It is a story like no other: an epic of endurance against destruction, of creativity in the face of oppression, joy amidst grief, the affirmation of life against the steepest of odds.
It spans the centuries and the continents--from the Iberian Peninsula and the collapse of “the golden age” to the shtetls of Russia to the dusty streets of infant Hollywood. Its voices ring loud and clear, from the philosophical musings of Spinoza to the poetry written on slips of paper in concentraion camps. Within these pages, the Enlightenment unfolds, a great diaspora transforms a country, a Viennese psychaiatrist forever changes the conception of the human mind.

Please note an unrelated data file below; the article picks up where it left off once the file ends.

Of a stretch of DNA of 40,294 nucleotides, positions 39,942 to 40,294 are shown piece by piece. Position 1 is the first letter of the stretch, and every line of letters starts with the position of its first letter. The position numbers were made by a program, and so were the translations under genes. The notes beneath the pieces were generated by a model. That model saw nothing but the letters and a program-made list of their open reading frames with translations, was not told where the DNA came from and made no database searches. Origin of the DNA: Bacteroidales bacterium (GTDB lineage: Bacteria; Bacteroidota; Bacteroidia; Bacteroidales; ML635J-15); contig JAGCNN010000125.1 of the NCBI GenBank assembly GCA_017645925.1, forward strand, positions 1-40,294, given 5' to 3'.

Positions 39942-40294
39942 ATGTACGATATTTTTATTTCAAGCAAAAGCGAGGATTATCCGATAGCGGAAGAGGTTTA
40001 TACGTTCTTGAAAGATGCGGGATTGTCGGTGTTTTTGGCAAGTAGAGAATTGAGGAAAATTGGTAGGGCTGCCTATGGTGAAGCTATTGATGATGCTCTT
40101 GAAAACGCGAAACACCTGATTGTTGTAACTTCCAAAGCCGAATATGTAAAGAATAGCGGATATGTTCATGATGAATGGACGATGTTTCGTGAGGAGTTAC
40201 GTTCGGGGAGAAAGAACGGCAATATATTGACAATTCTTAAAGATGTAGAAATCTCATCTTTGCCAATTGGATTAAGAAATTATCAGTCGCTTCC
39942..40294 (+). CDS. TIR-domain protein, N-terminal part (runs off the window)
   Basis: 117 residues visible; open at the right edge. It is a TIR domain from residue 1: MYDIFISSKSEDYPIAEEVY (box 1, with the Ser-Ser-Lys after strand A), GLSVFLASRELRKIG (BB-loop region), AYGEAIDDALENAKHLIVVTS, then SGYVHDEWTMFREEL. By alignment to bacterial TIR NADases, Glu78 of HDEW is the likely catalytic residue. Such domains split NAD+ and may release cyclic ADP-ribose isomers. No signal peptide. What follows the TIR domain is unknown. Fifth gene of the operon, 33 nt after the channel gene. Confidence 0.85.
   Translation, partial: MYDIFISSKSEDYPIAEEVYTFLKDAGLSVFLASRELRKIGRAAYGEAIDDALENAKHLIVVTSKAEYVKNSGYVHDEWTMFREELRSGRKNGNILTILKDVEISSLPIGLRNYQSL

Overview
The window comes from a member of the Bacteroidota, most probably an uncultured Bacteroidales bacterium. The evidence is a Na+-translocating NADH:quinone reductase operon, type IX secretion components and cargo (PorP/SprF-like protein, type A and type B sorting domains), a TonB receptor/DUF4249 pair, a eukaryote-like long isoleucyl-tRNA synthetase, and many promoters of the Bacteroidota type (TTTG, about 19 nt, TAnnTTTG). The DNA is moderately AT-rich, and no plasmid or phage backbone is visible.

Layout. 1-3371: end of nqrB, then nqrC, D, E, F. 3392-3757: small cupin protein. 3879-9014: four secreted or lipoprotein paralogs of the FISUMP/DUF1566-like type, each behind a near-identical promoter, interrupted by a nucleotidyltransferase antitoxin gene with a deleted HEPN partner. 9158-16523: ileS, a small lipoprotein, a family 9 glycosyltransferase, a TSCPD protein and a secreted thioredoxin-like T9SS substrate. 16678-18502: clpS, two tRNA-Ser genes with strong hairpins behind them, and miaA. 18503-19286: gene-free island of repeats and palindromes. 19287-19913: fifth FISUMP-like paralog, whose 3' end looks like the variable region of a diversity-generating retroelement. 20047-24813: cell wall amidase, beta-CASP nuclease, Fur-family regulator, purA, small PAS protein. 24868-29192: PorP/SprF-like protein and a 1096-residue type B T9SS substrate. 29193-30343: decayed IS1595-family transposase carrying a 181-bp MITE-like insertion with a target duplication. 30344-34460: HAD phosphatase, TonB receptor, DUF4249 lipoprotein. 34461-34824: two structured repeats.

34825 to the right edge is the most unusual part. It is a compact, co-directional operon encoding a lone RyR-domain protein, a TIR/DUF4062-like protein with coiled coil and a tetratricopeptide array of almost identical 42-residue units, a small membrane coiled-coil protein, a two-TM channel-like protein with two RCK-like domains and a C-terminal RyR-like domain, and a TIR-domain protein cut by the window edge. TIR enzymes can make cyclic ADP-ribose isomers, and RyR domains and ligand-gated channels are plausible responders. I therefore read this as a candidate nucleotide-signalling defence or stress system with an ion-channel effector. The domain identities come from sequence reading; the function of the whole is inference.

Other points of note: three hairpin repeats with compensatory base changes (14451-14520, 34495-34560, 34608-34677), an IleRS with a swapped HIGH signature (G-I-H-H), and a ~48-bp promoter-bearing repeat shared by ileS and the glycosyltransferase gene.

And a great story unfolds. Not--as often imagined--of a culture apart, but of a Jewish world immersed in and imprinted by the peoples among whom they have dwelled, from the Egyptians to the Greeks, from the Arabs to the Christians, from the Soviets to America.
Which makes the story of the Jews everyone’s story, too.